Too much legal writing ends not with a bang but with a whimper. Whether this is a matter of tradition, convention, or lack of creativity, it should stop.
Take this hypothetical conclusion. “For all of the foregoing reasons, as more fully set forth herein, defendants respectfully pray to this Honorable Court for an order granting defendants’ motion to dismiss and awarding defendants all other relief this Honorable Court deems proper, just, or equitable.” Endings like this are pervasive. They are mouthfuls—and they are worthless. They persuade not at all. They amount to missed opportunities to drive home the point and finish strong.
The relief sought should be clear from the context of the brief, if not its title. The desired relief can be ribboned into arguments so as not to invade the final, and perhaps best, space to crystalize why the relief is merited. If the arguments are lucid, the requested relief should follow obviously and naturally.
Various techniques can be used to create a powerful conclusion. One is to distill and simplify the argument. For example, in a negligence case where duty is an issue: “The lack of a duty means the lack of any viable claim.” Where the argument is a plaintiff failed to prove an essential element of a claim: “A plaintiff must prove four essential elements to establish a cause of action. The failure to prove even one defeats the claim. Plaintiff has proved none of the four.”
Another technique is to call back to a theme set out early in the brief (and ideally carried throughout) to tie it all up. In the example of the case of involving a question of duty, the necessity of a duty would be raised in the introduction and reiterated in the conclusion. In other words, the argument would both literally and figuratively start and end with duty.
Don’t be afraid to use a particularly strong quote from an authoritative source in the conclusion, even if the quote is not used in the body of the brief. In fact, it may be more persuasive to save the strongest quote for the conclusion. Use the quote and then state that the same results or reasoning applies to your case.
The variety of possible techniques is limited only by the creativity of the writer. After a good conclusion, the reader should know what you said, why it was important, and that you are done. It should amount to a written mic drop. Make phrases like “in conclusion,” “to summarize,” or “for the foregoing reasons” unnecessary.
Be aware, however, of local rules placing requirements on the forms of briefs. For example, Illinois rules dictate the form, order, and content of appellate briefs. One requirement is the brief contain “[a] short conclusion stating the precise relief sought.” Ill. S. Ct. R. 341(h)(8). This rule suggests that a “for the foregoing reasons” type of conclusion is necessary. Rules addressing the form of the brief should not be flatly ignored. Dire consequences may result. Recently, an Illinois appellate court dismissed a pro se litigant’s appeal for failure to comply with form rules. Ammar v. Schiller, DuCanto & Fleck, LLP, 2017 IL App (1st) 162931, ¶20. While acknowledging dismissal was a “severe sanction” that it hesitated to impose, the court noted that the “plaintiff’s pro se status does not allow him to claim ignorance of our Supreme Court rules or excuse his noncompliance.” Id. at ¶¶14–15.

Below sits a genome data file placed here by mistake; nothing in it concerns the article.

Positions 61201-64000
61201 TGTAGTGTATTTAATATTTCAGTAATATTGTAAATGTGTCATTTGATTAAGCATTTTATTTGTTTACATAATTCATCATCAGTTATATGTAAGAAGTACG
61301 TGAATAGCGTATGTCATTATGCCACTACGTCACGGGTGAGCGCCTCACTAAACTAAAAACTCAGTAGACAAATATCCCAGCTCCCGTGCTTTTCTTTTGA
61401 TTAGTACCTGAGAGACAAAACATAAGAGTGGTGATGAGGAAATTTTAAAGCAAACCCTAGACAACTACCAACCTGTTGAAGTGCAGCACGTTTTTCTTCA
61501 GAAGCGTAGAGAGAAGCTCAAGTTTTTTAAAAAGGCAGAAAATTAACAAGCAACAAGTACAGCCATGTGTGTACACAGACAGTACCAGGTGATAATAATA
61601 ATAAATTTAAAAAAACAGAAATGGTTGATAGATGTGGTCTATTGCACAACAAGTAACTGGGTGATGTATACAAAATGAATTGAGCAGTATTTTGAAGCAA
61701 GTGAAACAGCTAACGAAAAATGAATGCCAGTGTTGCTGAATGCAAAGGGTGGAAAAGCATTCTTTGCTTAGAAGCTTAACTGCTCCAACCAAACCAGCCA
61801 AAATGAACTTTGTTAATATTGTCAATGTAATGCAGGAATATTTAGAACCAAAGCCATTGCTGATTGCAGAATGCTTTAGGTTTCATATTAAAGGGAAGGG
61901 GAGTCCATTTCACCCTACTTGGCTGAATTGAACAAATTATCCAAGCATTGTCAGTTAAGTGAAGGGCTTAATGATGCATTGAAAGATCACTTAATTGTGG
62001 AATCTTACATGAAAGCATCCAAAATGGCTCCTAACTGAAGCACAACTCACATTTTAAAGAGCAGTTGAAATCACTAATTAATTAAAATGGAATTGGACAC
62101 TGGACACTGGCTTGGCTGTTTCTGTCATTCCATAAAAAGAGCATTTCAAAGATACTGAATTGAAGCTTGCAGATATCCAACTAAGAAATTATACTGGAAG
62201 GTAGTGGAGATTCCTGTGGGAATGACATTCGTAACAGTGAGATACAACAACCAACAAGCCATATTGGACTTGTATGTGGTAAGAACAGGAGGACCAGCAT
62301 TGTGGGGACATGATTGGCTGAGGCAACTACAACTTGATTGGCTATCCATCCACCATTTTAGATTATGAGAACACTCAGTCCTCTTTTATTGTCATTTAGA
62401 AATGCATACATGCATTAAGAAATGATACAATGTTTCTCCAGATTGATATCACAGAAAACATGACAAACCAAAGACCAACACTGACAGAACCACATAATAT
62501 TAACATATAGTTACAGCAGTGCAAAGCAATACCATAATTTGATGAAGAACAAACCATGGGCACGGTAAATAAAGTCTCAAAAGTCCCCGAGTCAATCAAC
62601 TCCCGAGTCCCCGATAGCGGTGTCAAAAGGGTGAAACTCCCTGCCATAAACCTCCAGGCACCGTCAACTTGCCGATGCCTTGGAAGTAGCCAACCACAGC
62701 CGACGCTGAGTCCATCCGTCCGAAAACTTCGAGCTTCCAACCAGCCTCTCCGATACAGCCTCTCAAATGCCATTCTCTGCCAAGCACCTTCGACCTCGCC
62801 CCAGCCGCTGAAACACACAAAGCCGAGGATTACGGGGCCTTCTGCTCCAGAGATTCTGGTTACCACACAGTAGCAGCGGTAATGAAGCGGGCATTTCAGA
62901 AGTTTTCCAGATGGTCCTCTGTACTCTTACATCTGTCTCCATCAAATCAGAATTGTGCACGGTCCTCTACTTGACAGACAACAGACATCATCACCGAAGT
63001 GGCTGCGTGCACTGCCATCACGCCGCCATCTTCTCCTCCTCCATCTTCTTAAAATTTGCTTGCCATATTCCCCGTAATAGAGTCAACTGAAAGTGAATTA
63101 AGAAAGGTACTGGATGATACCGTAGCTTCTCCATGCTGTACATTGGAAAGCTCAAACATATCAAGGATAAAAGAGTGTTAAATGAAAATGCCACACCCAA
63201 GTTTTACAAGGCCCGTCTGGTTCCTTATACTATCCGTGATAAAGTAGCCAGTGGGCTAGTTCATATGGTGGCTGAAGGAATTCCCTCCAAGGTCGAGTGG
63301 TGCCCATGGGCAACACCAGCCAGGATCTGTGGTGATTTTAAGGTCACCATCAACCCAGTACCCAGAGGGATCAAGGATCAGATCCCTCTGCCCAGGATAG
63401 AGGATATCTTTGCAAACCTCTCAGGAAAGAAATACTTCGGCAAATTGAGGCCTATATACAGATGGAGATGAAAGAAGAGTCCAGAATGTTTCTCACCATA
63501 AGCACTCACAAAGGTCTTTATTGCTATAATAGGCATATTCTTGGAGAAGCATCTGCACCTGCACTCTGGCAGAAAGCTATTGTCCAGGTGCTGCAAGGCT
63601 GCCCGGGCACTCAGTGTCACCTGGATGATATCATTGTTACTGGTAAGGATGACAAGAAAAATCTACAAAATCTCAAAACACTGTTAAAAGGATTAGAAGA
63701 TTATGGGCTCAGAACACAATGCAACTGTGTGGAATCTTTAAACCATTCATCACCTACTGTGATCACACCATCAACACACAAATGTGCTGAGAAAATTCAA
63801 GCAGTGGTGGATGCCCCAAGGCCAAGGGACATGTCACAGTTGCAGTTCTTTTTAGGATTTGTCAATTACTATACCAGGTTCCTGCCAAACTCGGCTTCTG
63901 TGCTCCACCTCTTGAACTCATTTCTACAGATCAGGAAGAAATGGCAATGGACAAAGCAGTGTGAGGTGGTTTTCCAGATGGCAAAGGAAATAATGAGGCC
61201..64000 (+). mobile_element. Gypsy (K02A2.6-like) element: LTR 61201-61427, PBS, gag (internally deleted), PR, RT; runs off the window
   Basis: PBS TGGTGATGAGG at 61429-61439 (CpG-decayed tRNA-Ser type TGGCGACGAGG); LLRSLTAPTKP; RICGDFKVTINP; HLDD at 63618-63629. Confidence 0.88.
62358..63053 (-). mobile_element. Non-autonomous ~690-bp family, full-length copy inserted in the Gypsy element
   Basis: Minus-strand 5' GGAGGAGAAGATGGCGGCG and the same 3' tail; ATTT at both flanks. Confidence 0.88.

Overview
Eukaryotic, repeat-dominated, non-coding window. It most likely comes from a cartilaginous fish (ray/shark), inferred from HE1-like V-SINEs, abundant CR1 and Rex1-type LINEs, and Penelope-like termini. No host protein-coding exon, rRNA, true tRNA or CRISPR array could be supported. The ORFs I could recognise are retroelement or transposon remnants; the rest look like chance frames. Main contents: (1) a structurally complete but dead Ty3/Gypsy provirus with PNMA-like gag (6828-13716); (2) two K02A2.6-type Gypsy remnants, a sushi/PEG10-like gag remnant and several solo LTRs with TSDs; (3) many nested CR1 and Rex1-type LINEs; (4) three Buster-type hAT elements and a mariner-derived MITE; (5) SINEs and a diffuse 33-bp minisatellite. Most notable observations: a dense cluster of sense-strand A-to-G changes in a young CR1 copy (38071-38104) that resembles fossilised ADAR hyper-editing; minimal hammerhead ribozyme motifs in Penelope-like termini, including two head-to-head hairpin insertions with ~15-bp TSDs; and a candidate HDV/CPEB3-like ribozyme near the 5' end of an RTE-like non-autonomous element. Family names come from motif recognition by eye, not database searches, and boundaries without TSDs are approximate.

Where similar rules govern conclusions, one alternative is to put the substantive, powerful conclusion as a stand-alone paragraph at the end of the argument section. The required conclusion section, itself, should be as short, plain, and direct as possible, such as, “the trial court’s ruling should be affirmed.” There is no need, as a matter of substance or persuasiveness, for the archaic legalese of “for all of the foregoing reasons” or “we respectfully pray that this Honorable Court.” A second alternative is to include the substantive, powerful conclusion in the formal conclusion section and end that section with a similar concise and plain request for relief.
If rules do not allow you to end on your chosen strong note, these alternatives provide potential avenues to keep the momentum built through the brief. While not perfect solutions, they are better than fading out with a largely meaningless prayer that adds nothing and feels like it was drafted in the nineteenth century.
Brian J. Williams is a member at Cozen O’Connor in Chicago, Illinois.